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Establishing Our Role as Classroom Leader

The following is an excerpt from The 5 Dimensions of Engaged Teaching (p. 111)


chalkboard-generator-poster-classroom-leadershipCultivating our role as classroom leader involves establishing positive authority, expressing care and authenticity, making expectations and boundaries clear, and inviting students to be active participants in the creation of a vibrant learning community. Students need to feel our commitment to both rigor and relationship. Sometimes, it can be difficult to find the right balance between expressing our care and establishing respectful boundaries. Yet students need to know that in our classroom, high expectations and clear limits are an expression of our caring. And it is important to convey to our students that they will be asked to participate in creating the learning environment by being responsible for their own behavior and choices and contributing their voices, creativity, and best efforts…

…The following activities help us establish our role as classroom leader.

Activities to Support Classroom Leadership

  1. Each day, greet students at the door or from your desk or make eye contact with them when calling roll. In some way, make a brief personal connection with each student.
  2. At the beginning of the year, share several personal stories that help connect students to you as a teacher. Appropriate stories about your experience as a student around their age can be very effective.
  3. Provide a context and purpose for the class and revisit this purpose occasionally throughout the year.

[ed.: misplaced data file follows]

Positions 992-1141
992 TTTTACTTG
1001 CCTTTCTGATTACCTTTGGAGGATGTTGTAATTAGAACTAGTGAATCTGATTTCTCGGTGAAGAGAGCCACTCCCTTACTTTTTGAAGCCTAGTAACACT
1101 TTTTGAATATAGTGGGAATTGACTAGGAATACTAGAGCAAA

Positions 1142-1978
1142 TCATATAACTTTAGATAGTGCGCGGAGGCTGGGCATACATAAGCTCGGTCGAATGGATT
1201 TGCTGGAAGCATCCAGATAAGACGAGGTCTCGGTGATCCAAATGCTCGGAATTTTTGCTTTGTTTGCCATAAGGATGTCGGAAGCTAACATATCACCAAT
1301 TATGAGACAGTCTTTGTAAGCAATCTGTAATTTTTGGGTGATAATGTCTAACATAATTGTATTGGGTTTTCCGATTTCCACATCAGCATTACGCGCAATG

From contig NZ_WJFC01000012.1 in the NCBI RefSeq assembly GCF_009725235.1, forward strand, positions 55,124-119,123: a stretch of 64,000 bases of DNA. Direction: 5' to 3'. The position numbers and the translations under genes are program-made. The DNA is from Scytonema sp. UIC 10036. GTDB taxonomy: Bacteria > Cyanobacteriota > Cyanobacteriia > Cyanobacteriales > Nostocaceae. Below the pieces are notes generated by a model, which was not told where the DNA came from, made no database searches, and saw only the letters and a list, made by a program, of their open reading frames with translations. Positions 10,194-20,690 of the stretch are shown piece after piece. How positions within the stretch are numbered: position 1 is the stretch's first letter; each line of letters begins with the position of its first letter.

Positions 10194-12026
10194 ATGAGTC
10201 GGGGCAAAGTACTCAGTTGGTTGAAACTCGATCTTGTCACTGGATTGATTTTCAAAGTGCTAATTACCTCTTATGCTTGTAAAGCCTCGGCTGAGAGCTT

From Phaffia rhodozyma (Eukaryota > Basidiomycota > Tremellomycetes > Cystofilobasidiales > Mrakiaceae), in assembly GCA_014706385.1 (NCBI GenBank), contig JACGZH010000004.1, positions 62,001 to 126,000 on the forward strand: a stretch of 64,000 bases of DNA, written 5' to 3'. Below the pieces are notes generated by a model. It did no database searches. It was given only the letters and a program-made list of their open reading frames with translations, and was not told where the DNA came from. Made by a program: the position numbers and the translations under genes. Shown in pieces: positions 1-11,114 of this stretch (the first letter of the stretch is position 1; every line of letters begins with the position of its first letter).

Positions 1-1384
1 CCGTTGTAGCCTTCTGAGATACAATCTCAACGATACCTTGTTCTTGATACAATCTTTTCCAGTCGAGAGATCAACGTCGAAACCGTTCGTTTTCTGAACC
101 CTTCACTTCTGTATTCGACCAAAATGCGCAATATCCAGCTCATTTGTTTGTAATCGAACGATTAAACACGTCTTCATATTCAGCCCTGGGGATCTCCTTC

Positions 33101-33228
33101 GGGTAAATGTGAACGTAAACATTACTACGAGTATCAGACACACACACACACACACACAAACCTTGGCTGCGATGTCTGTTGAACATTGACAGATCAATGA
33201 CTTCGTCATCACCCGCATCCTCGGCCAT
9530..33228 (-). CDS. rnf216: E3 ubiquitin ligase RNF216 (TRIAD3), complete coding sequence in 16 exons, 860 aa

4. Invite student voices, passions, and interests. Take time to get to know your students.
  5. Be clear about your expectations for the classroom environment (for example, in regards to cell phones, texting, email, doing homework in class, food and drink in class, and so on). Invite students to participate in creating these expectations.
  6. State clearly that in this class, we will respect differences, and hurtful language will not be tolerated. Collectively explore all the kinds of differences that will be respected in the group.
  7. Encourage divergent thinking by gathering a variety of viewpoints and asking open-ended questions.
  8. Do not let behavioral issues go unaddressed. Set a tone of firmness and care early on.
  9. Establish wait time: give students three to five seconds of thinking time before asking them to respond to a question you have posed.
  10. Notice if you are providing equal opportunities to all of your students. Notice if you find yourself falling into a pattern of calling on certain students and not others, and make a conscious effort to remedy this.
  11. When appropriate, move chairs and groupings of students so different students sit in the front and back of the class.
  12. Make one-on-one personal connections with students: set up office hours, encourage your students to come see you in the first few weeks, and consider making home visits to students before school begins. For elementary students, consider a preschool family picnic or gathering of some kind.

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